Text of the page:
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Lee Hadden Writes: \" To help bridge the gap between the richest and poorest nations, some
attempt is being made to make scientific information available through
libraries in the poorest countries.
See the article in: Nature 417, 365 (2002);
From 24 May, Nature and all other journals published by the Nature
Publishing Group will become available through the HINARI scheme. That,
coupled with the SciDev.Net free-access website that was spun off from
Nature last year (see scidev.net), is one step towards the goals
outlined by Sachs\' committee.
Read more about it at: nature.com (Subscription required).\"
Bruce Morton has written Is the Journal as We Know It an Article of Faith?, and interesting look at exploring how we might achieve scholarly communication that is more effective than traditional models, and yet will still adhere to the academic values that are so important. He says The journal as we have known it was successful because it was the best technology available to do the job. This is no longer the case thanks to the web.
Chronicle.com is Reporting Few of the 30,000 scientists who pledged to boycott journals that don\'t make their content free online after six months have actually followed through on that threat, and few journals have changed their ways.
\"Perhaps we were being a little naive\" in thinking that publishers would change their policies because of the boycott, says Mr. Eisen. \"In reality, very few publishers responded.\"
Especially welcome are people who have worked their way \"up the ranks\" or are in the process of working their way up -- share your techniques and tips on getting promoted and moving on.
ICT contains short, practical articles of interest to working librarians. The focus is on personal professional development rather than on libraries themselves. Find contributor guidelines , and send queries via e-mail to email@example.com.
Queries also welcome for September\'s issue (on \"professional communication\").
jen writes \"An update on the contest from AIR (Annals of Improbable Research).
Here\'s the release:
The past month has seen further turns and twists on the road to
identifying the world\'s Most Obscure Journal. This joint research
project of the Annals of Improbable Research (AIR) and the Times
Higher Education Supplement (THES) seeks to answer this question:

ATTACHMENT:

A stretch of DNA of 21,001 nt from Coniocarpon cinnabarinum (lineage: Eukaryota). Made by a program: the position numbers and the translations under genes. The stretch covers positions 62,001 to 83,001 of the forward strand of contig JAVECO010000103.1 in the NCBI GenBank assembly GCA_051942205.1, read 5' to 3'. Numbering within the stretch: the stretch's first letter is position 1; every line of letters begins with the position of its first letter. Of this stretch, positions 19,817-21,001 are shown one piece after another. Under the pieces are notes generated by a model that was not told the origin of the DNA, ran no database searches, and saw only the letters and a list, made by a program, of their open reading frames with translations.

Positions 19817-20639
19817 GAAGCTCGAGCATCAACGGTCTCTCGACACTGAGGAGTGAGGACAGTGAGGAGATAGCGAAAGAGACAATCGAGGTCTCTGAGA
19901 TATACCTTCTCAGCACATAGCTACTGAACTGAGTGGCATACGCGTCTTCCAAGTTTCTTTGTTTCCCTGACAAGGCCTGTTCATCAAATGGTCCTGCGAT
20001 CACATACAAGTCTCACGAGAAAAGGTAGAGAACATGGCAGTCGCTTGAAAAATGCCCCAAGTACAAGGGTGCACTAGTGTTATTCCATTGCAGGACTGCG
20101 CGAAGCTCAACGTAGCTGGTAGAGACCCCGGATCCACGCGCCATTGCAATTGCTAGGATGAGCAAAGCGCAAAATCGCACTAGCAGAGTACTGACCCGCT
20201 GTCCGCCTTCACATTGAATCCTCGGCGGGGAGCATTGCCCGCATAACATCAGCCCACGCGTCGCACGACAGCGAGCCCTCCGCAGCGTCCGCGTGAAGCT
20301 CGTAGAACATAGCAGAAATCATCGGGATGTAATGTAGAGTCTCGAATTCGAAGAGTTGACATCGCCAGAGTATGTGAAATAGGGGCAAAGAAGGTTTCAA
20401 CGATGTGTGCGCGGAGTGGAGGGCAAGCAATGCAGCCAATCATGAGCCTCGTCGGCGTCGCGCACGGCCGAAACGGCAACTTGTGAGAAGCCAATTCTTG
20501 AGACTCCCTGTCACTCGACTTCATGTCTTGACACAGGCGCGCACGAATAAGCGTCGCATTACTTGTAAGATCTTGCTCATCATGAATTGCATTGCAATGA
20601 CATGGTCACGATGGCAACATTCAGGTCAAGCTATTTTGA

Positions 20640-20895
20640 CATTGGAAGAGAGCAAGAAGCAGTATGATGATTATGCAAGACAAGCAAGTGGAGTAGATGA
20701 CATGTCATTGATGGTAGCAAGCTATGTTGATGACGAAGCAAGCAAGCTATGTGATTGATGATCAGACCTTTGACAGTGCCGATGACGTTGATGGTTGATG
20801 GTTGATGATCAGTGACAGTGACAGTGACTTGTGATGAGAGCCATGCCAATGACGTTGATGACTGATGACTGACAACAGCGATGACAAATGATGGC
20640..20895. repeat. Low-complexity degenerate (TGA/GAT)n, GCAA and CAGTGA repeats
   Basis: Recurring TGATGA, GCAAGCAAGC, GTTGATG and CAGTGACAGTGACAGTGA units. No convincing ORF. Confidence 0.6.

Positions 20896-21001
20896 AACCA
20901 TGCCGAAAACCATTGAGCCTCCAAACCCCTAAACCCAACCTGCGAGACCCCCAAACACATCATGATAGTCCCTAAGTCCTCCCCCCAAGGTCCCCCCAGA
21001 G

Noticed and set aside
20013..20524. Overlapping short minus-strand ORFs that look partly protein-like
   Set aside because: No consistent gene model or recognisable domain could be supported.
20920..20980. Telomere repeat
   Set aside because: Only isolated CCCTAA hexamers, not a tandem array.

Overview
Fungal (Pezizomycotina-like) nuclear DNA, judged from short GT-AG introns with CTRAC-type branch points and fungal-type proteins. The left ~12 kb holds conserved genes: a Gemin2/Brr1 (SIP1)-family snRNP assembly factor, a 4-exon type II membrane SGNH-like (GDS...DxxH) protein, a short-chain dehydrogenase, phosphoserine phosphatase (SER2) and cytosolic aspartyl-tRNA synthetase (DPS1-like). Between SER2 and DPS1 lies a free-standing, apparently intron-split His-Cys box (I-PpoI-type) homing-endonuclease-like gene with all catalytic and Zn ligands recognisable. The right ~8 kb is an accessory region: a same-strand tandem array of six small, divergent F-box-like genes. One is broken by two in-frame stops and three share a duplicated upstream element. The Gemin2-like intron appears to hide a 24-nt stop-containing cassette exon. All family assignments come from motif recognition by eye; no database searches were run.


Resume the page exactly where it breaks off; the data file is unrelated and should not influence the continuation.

\"Which is the least-read academic journal?\"
More... -- Read More
Gaining Independence: A Manual is a publication of SPARC, the Scholarly Publishing and Academic Resources Coalition, which is dedicated to helping transform the scholarly communications marketplace and process.
SPARC intends this manual to help universities, libraries, societies, and others implement alternatives to commercially-published scholarly and scientific information.
Lee Hadden writes: \"The March 18, 2002 issue of the Walls Street Journal has an article
about how newspapers are cutting expenses by reducing services:Newly Endangered Species: Newspapers\' Stock Tables that says the stock quotes section is shrinking and another story, Publishers Trim Staff, Coverage; Will Readership Also Shrink? says that publishers are confronting an advertising recession that is now in its second
year, and are cutting costs by whittling away at their
publications. The San Francisco Chronicle now puts out its Sunday
magazine every other week and has pared its comics section.
steven bell writes \"A recent story that appeared in the Harvard Crimson, Harvard\'s school newspaper, highlighted the efforts of three medical school faculty to encourage scholarly journals to make create free access to online articles after a six month embargo period. Despite obtaining 15,000 signatures to a petition, the effort has made little progress towards its goal. You can find the story at UWiretoday.com.
Rick writes \"
Playboy was selected because of its articles being referenced in certain academic topic searches, he said.
Full Story \"
Partly funded by student fees, Playboy magazine is available to students and any member of the community who purchases Sterling C. Evans Library cards for themselves and their children.
Sorry, no pictures in this one.
Lee Hadden writes \" Chemical Engineering and News has an interesting account in their
\"Newscripts\" column in the back of the journal. The issue for January 14,
2002, on page 48, has the item \"Free Car Carries Surprising Baggage.\"
The author of a popular text, \"Rapid Interpretation of EKG\'s,\" wrote
in the 50th printing an insert among the copyright legalese boilerplate. In
this insert, he offers a free car shown on page 46 to the people who send
their name and address to the publisher, and who\'s name is pulled out of a
Only 5 people responded out of the 60,000 copies sold, and Jeffrey
Seiden won the prize- a shiny red 1965 Ford Thunderbird, with only 16,000
miles on it, worth $20,000.00.
However, it turned out that this was not a Yale University matter
although reported in the New Haven Register. Author Dale Dubin had lost his
medical license and served five years in federal prison for selling drugs
and possession of child pornography. He had been released in 1989.
If you have an account with the American Chemical Society, you can
read more about it at: pubs.acs.org/cen